THE BLOG
03/25/2007 08:00 pm ET | Updated May 25, 2011

Imperial Doubtfulness and the Paper of Record

"His hair is slicked back in a way that accentuates the new fullness of his face. At the hotel, Mr. Gore's perma-smile folded his narrow eyes into slits as he milled his way into a ballroom. Afterward, he accepted his customary standing ovation, slipped out a back door and into the back of a Lincoln Town Car, looking almost presidential."

The above quote from a front page New York Times article on Al Gore's trip to Congress last week possibly might hold a small bit of interest to students of the Times. It's got a familiar whiff about it: There's something nicely cynical in its elegant Timesian construction. After all, it's authors, Mark Leibovich and Patrick Healy (it takes two to be cunty sometimes), manage to make fun of both the weight and the man's mission in one smooth little dispatch, which is always a good trick.

Never mind that Gore's having a sort of astonishing second act, never mind that he's probably right on just about - oh -- ALL of it when it comes to the catastrophe of the planet. The little quote above reminded me of something that I think happens to Times writers after around age forty-three: Right around the time when you first need glasses, if you work at the Times it seems you begin to also to be in terrible danger of developing an almost predictably Waughian allergy to earnestness. Anyone else notice this? Where the hell does it come from? It's almost as though Times writers become sort of Ox-Bridgeians manqué, striving for and attaining a kind of low level acid imperial doubtfulness. (Exceptions perhaps being Messrs. Rich, Krugman, and Herbert on the op-ed pages).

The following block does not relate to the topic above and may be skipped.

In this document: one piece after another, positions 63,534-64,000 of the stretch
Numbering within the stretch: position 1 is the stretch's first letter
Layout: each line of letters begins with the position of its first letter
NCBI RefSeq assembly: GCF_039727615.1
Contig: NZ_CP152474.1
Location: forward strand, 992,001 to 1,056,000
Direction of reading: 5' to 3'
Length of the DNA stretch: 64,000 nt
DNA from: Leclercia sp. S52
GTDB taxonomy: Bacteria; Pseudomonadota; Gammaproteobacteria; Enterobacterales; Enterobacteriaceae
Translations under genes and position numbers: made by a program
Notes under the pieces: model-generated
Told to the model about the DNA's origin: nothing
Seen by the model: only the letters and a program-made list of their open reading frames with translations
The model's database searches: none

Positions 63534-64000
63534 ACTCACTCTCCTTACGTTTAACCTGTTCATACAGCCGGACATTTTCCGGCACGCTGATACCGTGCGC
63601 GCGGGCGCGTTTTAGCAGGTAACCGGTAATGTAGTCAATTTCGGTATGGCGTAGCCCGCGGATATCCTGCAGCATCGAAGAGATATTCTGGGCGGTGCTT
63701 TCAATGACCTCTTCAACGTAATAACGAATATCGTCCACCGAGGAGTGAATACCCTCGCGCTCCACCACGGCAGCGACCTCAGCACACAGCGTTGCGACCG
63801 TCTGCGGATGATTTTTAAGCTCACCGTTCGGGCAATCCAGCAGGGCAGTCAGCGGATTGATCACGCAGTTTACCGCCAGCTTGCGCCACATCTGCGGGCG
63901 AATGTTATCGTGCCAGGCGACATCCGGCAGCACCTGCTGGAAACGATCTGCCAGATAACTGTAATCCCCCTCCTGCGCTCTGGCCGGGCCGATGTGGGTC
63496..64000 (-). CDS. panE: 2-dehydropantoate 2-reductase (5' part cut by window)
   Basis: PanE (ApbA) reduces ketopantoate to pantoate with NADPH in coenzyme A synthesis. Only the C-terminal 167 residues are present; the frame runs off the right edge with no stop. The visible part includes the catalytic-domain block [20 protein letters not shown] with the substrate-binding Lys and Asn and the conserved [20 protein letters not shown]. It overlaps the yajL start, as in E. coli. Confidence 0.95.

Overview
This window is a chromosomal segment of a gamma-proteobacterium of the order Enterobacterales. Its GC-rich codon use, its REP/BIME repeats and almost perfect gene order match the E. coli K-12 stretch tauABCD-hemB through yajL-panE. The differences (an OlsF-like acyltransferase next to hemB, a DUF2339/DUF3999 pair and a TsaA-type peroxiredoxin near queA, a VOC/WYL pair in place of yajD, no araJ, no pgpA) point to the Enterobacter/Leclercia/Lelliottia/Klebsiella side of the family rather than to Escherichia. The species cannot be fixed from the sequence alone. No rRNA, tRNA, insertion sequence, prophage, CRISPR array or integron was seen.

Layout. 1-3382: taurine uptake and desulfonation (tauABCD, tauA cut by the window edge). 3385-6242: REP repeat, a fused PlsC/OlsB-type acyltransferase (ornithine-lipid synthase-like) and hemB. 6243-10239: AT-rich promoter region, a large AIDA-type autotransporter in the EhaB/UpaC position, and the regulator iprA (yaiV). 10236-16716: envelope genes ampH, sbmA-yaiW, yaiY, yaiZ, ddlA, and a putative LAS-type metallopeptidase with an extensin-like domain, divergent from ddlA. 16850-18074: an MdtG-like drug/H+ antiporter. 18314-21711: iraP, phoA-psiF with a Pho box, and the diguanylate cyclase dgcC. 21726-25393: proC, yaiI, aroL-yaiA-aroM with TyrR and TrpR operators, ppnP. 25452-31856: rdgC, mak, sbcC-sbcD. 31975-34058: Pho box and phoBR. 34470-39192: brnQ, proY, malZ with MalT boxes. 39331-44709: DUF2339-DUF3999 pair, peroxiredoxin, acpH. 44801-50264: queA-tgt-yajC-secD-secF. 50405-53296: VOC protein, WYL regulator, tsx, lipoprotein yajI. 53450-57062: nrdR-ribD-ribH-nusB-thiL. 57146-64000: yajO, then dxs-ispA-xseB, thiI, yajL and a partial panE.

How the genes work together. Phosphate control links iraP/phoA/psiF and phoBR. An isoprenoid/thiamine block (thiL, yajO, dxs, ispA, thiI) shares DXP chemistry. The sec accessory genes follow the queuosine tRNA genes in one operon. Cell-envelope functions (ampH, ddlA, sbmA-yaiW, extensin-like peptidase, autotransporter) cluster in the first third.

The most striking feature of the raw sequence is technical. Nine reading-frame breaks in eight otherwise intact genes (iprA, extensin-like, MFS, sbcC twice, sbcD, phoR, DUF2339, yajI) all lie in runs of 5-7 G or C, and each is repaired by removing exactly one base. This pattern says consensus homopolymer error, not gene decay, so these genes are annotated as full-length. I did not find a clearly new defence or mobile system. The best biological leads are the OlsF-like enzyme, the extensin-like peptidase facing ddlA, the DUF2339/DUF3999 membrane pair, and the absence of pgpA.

In its political coverage, the arrogance of working for an entity roughly the size and temperament of the State Department seems to result in writers catching a disease wherein humility and introspection vanishes and is replaced by the calcified arrogance of the long-term commentator. Who is used to the audience, and who loves the job they landed ("Mom, I'm working at the Times!").

This, of course, is the AGE of the commentator, this is the golden age of the opinionated with access. I am not immune, and am showing off even as I type, which is actually why I so seldom post on the venerable Huffington Post, but that's another story and Groucho Marx has written it before and you know what I mean (clubs, members, etc.).

Anyway. The good journalists at the Times with their Burberry Trench Coats and their remarkably similar tortoise shell glasses (and hearts) should maybe remember when being bitchy and supercilious and ever-so-clever that they were at the cutting edge of a gang who had a "perma-smile" on their collective faces as they gave this wretched, wretched administration a free pass on September 11, 2001 which has yet to be entirely revoked. The paper of record is usually, in this, the first decade of the 21st century, the paper of abdication and tone-deafness. Instead of writing about Gore's fat face, these guys should be thinking of other stuff, but that would require soul, which anybody can tell you, is to be smirked at once you've made it to Page 1 "above the fold."